How much of a book do you have to read before you decide to quit? Most readers hate leaving a book unfinished, and I'm no exception. When I was younger I left all sorts of classics half read - have you
ever tried to get through Nausea
, The Magic Mountain
, or all three volumes of The Rosy Crucifixion
? - but I'm usually able to finish most horror novels. But Summer of Night
, the sixth novel from Dan Simmons
, joins that sad small shelf of the unfinished (and damn, I just remembered - I never finished Carrion Comfort
when I tried to read it back in '90 or '91). Shame, because of course his debut novel Song of Kali
is great, as are the two Hyperion
novels, but otherwise I've not had much luck with the few other books of his I've tried. Really, I've got so
many other horror paperbacks waiting to be read...
Summer of Night
is obviously Simmons attempting to set up camp in some familiar horror territory. However the book simply doesn't have its own
identity while laboring under the shadow of the largest horror of all, Stephen King
's 1986 thousand-plus-page It
Sure, Simmons writes without all the junky pop-culture
references that can clutter King's style, and actually I started to miss that as Simmons tries for universality and ends up with cliche, goes after
profundity but gives us triteness. In fact I didn't find it all that, uh, Kingian: Summer of Night
feels like it was plotted and written on
autopilot. Although I am sure much of it
is based on the author's own childhood, nothing feels real or lived. Everything could have been
written by someone who was simply regurgitating It
, maybe "The Body,"
maybe Dandelion Wine
with a smidge of The Outsiders
thrown in. Several hundred
pages elapse before we get any kind of real palpable
menace, madness, or evil, only threads of mildly interesting bits that dissolve into thin air.
Paperback edition Warner Books, Mar 1992
One major problem is that few of the children come truly alive as characters. The kids in this story aren't nearly as rag-tag as the Losers in It
; one is a devout Catholic who loves assisting "Father C" - you know, the cool priest - with Mass, and another is well on his way to becoming an overly bookish intellectual. Other kids in their gang are weakly drawn, meek and mild kids whom you can't really keep straight because they're all such squares. Strictly dullsville. The other problem for me was Simmons's story is so
normal and so
middle-America I wasn't fearful for the characters or the town's safety; I was bored nearly to death by its banal, prosaic lifelessness. But on I trudged, on past repetitive chase scenes and descriptions of summer evenings and fields of corn and gravel roads. Kids on bikes bug the fuck outta me, why do I wanna read an entire 600-page novel about 'em?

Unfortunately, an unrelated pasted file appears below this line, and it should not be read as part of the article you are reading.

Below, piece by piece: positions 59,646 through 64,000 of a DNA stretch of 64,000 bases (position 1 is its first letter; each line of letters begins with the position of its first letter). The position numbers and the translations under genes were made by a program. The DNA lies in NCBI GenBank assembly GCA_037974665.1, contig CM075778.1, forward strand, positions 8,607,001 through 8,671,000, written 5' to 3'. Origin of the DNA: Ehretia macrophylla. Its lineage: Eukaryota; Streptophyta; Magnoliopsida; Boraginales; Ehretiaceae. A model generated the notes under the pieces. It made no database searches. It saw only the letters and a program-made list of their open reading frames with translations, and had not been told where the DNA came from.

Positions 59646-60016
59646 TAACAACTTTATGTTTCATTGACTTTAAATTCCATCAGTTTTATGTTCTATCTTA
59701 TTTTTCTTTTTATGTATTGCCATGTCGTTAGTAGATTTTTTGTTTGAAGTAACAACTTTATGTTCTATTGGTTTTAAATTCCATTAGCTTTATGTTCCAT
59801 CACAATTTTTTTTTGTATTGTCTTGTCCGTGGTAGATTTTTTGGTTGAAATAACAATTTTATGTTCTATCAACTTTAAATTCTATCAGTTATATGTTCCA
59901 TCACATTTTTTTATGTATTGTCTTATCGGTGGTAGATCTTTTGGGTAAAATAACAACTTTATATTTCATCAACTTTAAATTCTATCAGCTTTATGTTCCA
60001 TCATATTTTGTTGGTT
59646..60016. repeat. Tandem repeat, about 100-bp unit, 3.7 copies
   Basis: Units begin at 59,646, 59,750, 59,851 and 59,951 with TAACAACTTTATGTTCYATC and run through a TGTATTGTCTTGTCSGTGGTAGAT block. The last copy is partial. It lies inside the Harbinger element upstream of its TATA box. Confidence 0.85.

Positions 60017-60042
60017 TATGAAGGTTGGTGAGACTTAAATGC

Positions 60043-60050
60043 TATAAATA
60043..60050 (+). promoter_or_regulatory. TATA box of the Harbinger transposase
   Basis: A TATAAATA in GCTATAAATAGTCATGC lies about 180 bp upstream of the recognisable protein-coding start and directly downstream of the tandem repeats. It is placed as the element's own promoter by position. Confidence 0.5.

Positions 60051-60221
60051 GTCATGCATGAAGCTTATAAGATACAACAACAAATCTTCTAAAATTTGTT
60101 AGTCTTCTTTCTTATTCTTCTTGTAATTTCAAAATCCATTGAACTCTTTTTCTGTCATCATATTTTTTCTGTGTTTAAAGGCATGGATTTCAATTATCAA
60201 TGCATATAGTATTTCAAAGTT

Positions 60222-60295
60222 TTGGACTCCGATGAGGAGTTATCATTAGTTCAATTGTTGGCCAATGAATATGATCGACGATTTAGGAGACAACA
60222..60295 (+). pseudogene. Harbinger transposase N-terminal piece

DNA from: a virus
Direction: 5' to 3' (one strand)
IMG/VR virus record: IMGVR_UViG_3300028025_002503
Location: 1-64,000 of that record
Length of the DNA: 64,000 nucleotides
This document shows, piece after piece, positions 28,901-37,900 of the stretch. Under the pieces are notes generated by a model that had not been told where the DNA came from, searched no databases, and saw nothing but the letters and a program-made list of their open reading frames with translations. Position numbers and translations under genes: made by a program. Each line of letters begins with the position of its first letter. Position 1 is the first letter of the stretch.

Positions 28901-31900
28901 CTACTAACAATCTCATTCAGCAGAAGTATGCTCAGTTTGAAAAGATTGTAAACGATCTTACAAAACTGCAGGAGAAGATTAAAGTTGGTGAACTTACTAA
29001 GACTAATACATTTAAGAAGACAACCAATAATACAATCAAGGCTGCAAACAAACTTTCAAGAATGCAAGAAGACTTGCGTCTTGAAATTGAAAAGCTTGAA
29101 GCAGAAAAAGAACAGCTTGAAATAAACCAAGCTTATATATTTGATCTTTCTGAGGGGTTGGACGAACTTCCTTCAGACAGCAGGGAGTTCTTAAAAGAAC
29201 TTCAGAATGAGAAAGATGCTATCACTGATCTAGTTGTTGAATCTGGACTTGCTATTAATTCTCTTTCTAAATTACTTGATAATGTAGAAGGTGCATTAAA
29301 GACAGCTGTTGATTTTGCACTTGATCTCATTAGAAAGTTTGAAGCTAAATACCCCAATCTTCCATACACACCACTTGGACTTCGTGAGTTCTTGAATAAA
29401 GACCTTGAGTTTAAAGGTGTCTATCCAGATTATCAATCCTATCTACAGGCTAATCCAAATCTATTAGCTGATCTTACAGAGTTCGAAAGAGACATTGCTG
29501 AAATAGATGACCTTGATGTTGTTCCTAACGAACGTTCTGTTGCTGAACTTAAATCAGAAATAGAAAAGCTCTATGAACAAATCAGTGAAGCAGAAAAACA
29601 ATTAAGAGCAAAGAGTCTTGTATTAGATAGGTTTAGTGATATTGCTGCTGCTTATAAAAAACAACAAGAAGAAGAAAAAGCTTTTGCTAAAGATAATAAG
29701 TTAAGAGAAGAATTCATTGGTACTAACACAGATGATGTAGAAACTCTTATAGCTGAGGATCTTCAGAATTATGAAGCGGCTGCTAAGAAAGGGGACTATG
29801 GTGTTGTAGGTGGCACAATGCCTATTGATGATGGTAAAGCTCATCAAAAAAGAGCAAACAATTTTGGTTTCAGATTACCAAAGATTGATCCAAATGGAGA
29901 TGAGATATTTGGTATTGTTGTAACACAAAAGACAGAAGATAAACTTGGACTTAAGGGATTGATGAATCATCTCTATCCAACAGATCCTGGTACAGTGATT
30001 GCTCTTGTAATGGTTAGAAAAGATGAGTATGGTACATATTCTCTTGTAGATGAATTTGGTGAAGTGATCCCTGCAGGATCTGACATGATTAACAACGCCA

There is also a cloying sentimentality throughout the book, but especially in the last few pages - I cheated - that made me cringe. After surviving the epic final battle, the kids then sit around and talk about what they're going to do when they're grown up. Ugh. These passages aren't profound; they're mawkish and lazy and I could almost hear sappy orchestral strings from emotional '90s Hollywood flicks rising in the background. Even scenes of horror - if you stick around long enough to get to 'em - have been done before:
Father C's smile continued to broaden, pulling back to show his back teeth, broadening further until it seemed the man's face would snap in half as if on a hinge. The impossible mouth opened wide and Mike saw more teeth - rows and rows of teeth, endless lines of white that seemed to recede down the thing's gullet...
There were lamprey-like creatures burrowing beneath cornfields, chasing folks, in some cinematic sequences, cool, okay, but these scenes weren't anything fresh, almost rehashes of Tremors
. Scenes of characters investigating historical documents and ancient tomes to determine the true nature of their adversary is an aspect of horror fiction near and dear to my heart, but here it seems by-the-numbers. The bookish kid, Duane, tries to learn about the Borgia
Bell, supposedly hidden inside the public school's bell tower, and which may have supernatural properties, the well from which the horror springs. This simply did nothing for me, sounding more like a droning history lecture in a stuffy classroom.
Today it seems readers, going by reviews on Amazon, Goodreads, and various other blogs, love love lurve
this Summer of Night
. And I remember well back in the early '90s Simmons was riding pretty high, based on the originality of Kali
and the imaginative prowess of Hyperion
, as well as various very good short stories. But I can distinctly recall the disappointment I felt when Summer of Night
came out; this seemed like a huge step backward for Simmons. Growing up in 1960, kids face a monstrous evil? I really thought he could do better than that. I never once thought about reading it till I bought a copy - in mint condition, which was my true impetus for picking it up - two or three weeks ago, hoping maybe it'd be one of those great summer reads you lose yourself in. I was wrong.